On more than one recent occasion, I have found myself either the instigator or the victim, for lack of a better word, of a poorly delivered conversation that left me with various negative results. Frustration, anger, misunderstanding, hurt. I've watched this week as it has happened to someone else as well. The written word. It seems to wound more quickly sometimes than the verbal. The cyberspace lurking between your laptop, smartphone, or tablet and the person with whom you are attempting to communicate peacefully leaves a lot of room to draw conclusions or for misunderstandings, or, let's face it, to just read into things.
We all know that reading between the lines isn't the best way to build relationships, so why leave others with the opportunity to do so? In one of these recent conversations, I was disappointed in the person who was texting me. It is my opinion that texting or emailing someone should never take the place of building real relationships, and it should never, ever be used to avoid confrontation or uncomfortable situations.
Don't get me wrong. I've made the mistakes. I had a smartphone. I texted almost exclusively to the point that it took getting rid of the smartphone for me to even see the error of my ways. My friendships were suffering. The friendships that were the strongest were the ones with those people who rejected technology all together or chose not to make it their BFF. Is that because there are fewer misunderstandings in a phone conversation about a controversial topic than there are on a Facebook timeline or text thread? Maybe. I think so.
In a recent conversation during which I allowed my emotions to get the best of me, I ended up apologizing for my nasty behavior. Did the person handle the conversation the way it should have been? Definitely not. It shouldn't have been handled through text, and that's exactly what I told the person (after I apologized). Was the information he sent to me wrong? Nope. It was the delivery of the information that caused the problem. After I apologized and shared with him that I was having a very emotional week and that I didn't respond well to him, I made sure to reiterate that some conversations are best left to the phone or face to face confrontations.
His words to me?
"I think it might just be a generational thing. I text everything."
Ouch. I will not take you on the "He just called me old" tangent, or the "wait until he's 37 and looks at people who are 50 as if they are close to the same age" tangent.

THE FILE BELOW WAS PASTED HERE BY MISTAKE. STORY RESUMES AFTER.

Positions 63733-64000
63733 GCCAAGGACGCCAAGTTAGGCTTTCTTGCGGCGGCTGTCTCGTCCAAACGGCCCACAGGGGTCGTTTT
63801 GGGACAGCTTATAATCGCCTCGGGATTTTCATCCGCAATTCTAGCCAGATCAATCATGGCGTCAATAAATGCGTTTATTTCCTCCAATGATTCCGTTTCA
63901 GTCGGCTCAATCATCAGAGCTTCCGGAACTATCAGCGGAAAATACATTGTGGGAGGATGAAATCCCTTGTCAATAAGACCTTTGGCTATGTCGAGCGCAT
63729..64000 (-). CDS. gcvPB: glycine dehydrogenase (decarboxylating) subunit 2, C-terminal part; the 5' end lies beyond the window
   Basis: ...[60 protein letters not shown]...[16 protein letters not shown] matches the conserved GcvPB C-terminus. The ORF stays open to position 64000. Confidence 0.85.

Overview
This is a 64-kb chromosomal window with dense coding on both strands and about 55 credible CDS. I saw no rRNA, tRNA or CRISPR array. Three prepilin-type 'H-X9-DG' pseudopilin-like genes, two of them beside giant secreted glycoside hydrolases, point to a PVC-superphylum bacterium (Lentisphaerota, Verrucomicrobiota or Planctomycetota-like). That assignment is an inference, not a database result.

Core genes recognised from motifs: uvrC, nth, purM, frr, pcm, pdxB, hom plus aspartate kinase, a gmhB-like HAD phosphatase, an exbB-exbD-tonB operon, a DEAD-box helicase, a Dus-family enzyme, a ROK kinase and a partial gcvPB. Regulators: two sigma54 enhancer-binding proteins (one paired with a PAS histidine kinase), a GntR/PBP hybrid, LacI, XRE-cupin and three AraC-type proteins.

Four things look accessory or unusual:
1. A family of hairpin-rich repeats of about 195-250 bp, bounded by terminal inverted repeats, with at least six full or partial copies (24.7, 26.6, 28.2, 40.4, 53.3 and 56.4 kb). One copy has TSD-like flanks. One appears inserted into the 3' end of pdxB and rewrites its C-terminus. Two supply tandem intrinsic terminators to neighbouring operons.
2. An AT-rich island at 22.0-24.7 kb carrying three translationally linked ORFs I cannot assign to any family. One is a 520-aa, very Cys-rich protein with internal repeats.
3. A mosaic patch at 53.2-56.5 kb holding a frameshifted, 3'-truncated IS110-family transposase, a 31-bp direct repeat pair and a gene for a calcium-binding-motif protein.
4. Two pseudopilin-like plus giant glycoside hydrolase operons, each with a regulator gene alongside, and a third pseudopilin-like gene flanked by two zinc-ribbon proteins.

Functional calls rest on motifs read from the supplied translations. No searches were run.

I sure hope he's wrong. If it becomes okay to text all the hard stuff to our friends, co-workers, fellow church-goers, and families, we will be left with a whole mess of lonely people wishing for connection with others. We will be left with shallow lives, emptiness, and lost relationships.
The phone I am currently using has a QWERTY keyboard. It is not a smartphone, but it works well for what I need (though I do get annoyed with having to empty my text inbox 3x a week). What I love about being able to text again is that I am better in touch with some of my dear friends as well as my sister and even my husband when he's at work. I love that texting helps to alleviate the lack of time a busy mom has to keep in touch.
But texting isn't a substitution for real relationships, for face to face confrontation, for building depth in friendships. It's a tool. Use it to make someone laugh. Use it to flirt with your spouse. Use it to check-in with your teenagers. There are all kinds of good ways to text people. Just be careful. Don't let it get out of hand.
If the above mentioned conversation had taken place without all that cyberspace to allow me to read between the lines, I don't think I would have reacted poorly. Would I have been sad because of the topic of discussion? Sure, but I believe I would have had nothing negative to say, and feelings would have been spared, my feelings and his. The way we word things through text doesn't always come across well.
So...the moral of this blog today is, "Texting should never take the place of proper etiquette. Don't use it to avoid confrontation, to argue, to cause drama, or to save yourself the hassle of a phone call. Use it for good."
And, since I did digress briefly, I might as well include a second moral to the story.
"Never tell a woman in her 30s that something is a generational thing. NEVER, EVER."
Or, if you do, make sure you are, say, 20 years OLDER than said woman.